Wednesday, 13 August 2014

The Catcher in the Rye by J.D. Salinger

"The mark of the immature man is that he wants to die nobly for a cause. 
The mark of the mature man is that he wants to live humbly for one."
Wilhelm Stekel


This is one of the books you just must read, being a classic. I have had it in my book shelves for many, many years. Now, finally, trying to decrease by TBR shelves I chose this one. I don't really know what I expected, but certainly not this one. I really had no idea what it was about, just that it was supposed to be something out of the extraordinary for the times.

I have to admit that, apart from the last 50 pages or so, I did not like this book. The book, that made Salinger's reputation, is about a generation of high school and college students, here epitomised by Caulfield.  He is 17 going on 18 and lost in this world. He has just been relegated from his school, and we get to know that this is not the first school he has been asked to leave. He skips the last days of school and goes on a voyage, to find himself or what he wants to do. The problem is he does not know.


Most of the book consists of his constant, negative complaints about everyone and everything, and for me it was really difficult to read more than 2-3 chapters at a time. Mainly because you felt he was on a wrong road, you wanted to help him, but there was no way to do it. Probably those people in the book who saw something else in him, trying to put him to the 'right path' felt the same. It was hopeless efforts. Having a teenager at home in the same age, I know it is a difficult age. You finish your studies and you have to leave your childhood and home to go for studies and a future carrier. It is not easy to choose and to know what you want to do for the rest of your life.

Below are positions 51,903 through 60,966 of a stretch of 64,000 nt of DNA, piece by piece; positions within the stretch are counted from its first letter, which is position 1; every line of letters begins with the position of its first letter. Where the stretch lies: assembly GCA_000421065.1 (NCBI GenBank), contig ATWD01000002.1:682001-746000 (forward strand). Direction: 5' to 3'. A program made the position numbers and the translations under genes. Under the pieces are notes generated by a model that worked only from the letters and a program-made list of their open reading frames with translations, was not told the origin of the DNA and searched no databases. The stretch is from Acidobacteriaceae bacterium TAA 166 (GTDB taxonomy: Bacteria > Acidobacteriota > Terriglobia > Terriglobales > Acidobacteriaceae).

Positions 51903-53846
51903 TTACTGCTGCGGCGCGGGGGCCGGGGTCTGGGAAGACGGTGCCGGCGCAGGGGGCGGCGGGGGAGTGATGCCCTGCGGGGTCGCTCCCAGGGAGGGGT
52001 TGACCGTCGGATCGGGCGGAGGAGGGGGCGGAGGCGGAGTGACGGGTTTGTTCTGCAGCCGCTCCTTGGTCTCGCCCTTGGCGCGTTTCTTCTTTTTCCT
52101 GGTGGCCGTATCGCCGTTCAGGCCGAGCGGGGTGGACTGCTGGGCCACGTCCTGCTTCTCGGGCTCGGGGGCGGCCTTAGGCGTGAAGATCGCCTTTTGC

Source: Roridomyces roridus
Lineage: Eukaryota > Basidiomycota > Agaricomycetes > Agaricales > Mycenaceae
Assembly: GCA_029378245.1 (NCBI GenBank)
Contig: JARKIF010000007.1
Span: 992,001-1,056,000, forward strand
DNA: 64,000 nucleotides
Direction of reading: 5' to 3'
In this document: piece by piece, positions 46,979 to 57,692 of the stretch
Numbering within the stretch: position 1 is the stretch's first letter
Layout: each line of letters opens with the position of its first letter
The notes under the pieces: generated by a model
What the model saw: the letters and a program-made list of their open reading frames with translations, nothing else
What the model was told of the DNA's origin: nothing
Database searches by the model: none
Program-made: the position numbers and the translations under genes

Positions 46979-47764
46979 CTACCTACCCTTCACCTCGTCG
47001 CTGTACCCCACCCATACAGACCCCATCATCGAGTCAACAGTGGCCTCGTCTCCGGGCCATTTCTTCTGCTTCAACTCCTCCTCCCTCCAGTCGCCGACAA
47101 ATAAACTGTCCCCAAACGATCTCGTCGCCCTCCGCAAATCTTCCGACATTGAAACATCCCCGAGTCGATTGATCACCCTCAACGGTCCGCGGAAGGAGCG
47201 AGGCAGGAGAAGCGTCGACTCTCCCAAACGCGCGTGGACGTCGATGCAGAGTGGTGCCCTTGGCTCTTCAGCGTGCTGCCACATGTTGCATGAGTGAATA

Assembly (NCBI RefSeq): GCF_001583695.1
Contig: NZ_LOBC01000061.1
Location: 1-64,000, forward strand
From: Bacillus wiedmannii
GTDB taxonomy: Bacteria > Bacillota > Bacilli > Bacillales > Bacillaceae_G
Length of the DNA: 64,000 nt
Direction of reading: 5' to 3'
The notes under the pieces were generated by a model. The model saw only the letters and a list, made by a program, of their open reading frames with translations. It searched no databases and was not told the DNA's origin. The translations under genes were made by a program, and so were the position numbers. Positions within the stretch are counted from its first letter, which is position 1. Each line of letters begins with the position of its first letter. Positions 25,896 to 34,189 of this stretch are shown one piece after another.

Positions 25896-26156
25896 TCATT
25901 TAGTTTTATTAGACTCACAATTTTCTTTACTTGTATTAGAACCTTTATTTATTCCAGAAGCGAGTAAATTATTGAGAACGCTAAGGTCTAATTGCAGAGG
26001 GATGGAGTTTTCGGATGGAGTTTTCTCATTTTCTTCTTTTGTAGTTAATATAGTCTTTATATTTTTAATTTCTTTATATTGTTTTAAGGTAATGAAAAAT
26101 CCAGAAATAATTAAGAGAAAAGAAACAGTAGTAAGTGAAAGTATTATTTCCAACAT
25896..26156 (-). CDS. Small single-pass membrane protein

Holden's behaviour and rebellion are due to his loneliness, his fear of attachment and sexuality, his fear of growing up and leaving the world he knows. During his weekend voyage he is mostly lonely, and when he is trying to meet friends or people he just happens to run into, he does not manage to attach to them. He is rude and nasty and pushes people away. He does not feel that he belongs to this world, and does not know how to behave in it. His attempts to behave like a grown-up are mostly embarrassing. He wants to be left in his childhood world and does not dare enter into the grown up world. He only connects to children to whom he is very nice, especially his kid sister Phoebe.

The title also gives food for thought. It is a mis-quote of a Robert Burn's poem. Holden interprets it like children playing in a field, although the most common interpretation of the poem is casual sex between two people hiding in the rye. Here is an interesting interpretation of symbolism and actions of the book.

The book catches up - for me - in the end when he goes back to see his kid sister, whom he really loves. This is a turning point and the narration of the book changes here. The whole book is just events over a couple of days, but somehow manages to cover a life time of wisdom. Might there be hope for Holden in the end.

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